The word “durable” is defined as “able to withstand wear, pressure, or damage; hard-wearing.” I would say that wearing and pressure are good descriptors of our time. In the midst of all the challenges of the pandemic, what emerged in my own ministry was a desire for the basics: simplicity, accessibility, and community. I tried a lot of things to connect with our young people, and what stuck was something we simply called “Lunch.” We met for an hour each week on Zoom, played some silly games, talked about our highs and lows for the week and funny things that happened, and then we prayed. That was it. It wasn’t really meant to be a small group, but with regular meetings of the same people each week, it sort of became one. It kept us afloat in the depths of the pandemic.
Small groups are a powerful tool for connection — a perfect fit for our time. Here are six reasons why:
Pandemic or not, flexibility is always valuable. Small groups function well online and in person and transition between the two is easy. In the last year, my parish hosted two Youth Alpha courses and a Confirmation program that spent part of the year online and part in person. This flexibility allowed us to take advantage of every opportunity we had to gather without missing a beat. Small groups that consistently meet in person are spatially flexible too.
Small groups can be more affordable than larger gatherings of young people. For example: resources, books, and supplies for games can be reused in smaller quantities across a great number of sessions; spaces needing to be reserved are smaller; the burden on volunteers who provide food can be less; and you can begin with the teens you have while looking to the future large group you have yet to attract.
There’s abundant support.
You will never run out of ideas or resources for small group ministry. There is a plethora of programs that are designed for or can be tailored to small groups — YDisciple, Youth Alpha, and Life Teen are just a few examples. Most programs will provide games and icebreakers to help your group relax and connect, content to read or watch together, and meaningful discussion questions. This makes running a small group more manageable for you and your volunteers. If you’re unable to access these or you’re looking for something different, you can easily go back to basics! Read through a book of the Bible together bit by bit and share your thoughts or learn new prayer forms as a group. Whatever route you take, there is very likely a book or program that can assist you.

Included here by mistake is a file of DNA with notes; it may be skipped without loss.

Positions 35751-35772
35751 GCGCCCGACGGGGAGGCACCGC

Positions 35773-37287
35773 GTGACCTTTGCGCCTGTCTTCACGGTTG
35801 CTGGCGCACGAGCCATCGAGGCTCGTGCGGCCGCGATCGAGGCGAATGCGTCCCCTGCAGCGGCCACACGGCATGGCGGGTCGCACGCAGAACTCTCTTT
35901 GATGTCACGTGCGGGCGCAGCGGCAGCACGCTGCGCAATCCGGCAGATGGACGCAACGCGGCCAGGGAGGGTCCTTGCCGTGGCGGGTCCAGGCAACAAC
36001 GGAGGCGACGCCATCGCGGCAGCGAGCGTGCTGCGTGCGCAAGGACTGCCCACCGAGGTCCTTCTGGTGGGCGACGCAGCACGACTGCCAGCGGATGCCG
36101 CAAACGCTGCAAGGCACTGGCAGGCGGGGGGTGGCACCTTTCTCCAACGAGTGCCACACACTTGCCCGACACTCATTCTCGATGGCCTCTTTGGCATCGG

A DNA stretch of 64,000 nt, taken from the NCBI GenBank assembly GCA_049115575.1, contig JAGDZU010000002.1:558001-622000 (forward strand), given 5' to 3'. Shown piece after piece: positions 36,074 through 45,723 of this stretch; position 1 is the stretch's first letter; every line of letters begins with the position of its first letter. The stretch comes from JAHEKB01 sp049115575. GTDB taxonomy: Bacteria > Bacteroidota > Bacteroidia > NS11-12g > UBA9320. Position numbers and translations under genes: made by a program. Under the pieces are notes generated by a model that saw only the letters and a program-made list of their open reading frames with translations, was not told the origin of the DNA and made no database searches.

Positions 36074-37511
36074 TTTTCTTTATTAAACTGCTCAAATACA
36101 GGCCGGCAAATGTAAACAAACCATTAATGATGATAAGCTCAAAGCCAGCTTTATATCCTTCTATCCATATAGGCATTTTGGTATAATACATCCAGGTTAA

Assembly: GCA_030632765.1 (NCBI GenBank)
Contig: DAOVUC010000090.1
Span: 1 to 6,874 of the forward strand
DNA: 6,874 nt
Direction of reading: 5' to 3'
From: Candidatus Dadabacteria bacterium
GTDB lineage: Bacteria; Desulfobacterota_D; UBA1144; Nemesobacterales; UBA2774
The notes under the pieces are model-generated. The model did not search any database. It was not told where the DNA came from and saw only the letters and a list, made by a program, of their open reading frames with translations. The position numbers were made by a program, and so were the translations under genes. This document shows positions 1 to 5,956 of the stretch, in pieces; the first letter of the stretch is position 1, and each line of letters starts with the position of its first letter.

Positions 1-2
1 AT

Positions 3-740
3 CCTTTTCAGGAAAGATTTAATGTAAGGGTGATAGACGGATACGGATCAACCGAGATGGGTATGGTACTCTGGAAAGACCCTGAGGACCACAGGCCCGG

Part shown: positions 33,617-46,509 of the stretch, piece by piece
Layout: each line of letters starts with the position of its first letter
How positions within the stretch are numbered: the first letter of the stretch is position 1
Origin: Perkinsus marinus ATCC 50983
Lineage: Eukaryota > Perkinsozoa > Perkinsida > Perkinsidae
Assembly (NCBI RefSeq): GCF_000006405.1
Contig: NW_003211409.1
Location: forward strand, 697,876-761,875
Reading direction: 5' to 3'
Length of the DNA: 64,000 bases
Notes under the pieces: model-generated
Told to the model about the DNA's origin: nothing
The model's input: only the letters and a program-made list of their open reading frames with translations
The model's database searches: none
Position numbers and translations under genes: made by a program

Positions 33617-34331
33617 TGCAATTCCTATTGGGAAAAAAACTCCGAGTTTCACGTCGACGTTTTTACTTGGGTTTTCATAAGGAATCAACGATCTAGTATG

Recruiting quality volunteers is one of the more difficult tasks in youth ministry. Finding someone who is willing and able to commit to regular attendance is hard enough but finding someone who is excited about public speaking or leading large group activities can be even more challenging. Small groups, however, are well suited to a greater variety of personalities. Many of the skills needed for a great small group leader are also the skills needed for a great parent, team player, coach, professional, and friend. If you have never worked with teens before, you can be a great small group leader. If you have never volunteered before, there’s still a good chance you can be a great small group leader. Knowing this will help in your recruiting process, and it will give your potential volunteers more confidence to say yes!
They’re family friendly.
We know that parents are the most influential people in the life of a teen, and it is vital that we minister to and connect with the whole family. Because small group ministry can be tailored to any age group, it provides a great opportunity to host a parent group at the same time. The smaller number means that gathering everyone — families included — and providing space, hospitality, and volunteers for your gathering is much more manageable. This opens more opportunities for the whole family to be connected and involved!
The heart of ministry is relationship — to walk as brothers and sisters, and to make disciples of Jesus. Small group ministry allows for more intentional relationship building and discipling. Fewer people allow group leaders to give more time to each person. Sending cards, making phone calls, or having dinner with families becomes viable for the average volunteer. Members of the group connect more deeply as they have more time to share, listen, and respond in discussion. Small groups are often marked by a flexible schedule, which allows for a certain level of “carefree timelessness” within a meeting: time to play games, get sidetracked, joke, and develop a sense of identity as a group.
Small group ministry has the simplicity and flexibility to withstand the pressures of a pandemic and post-pandemic world. It can provide connection for a generation riddled with loneliness and help us as ministers to dive deep into making lifelong disciples of Jesus Christ.
Emily Showler is the Youth and Young Adult Coordinator at St. John Neumann Parish in Canton.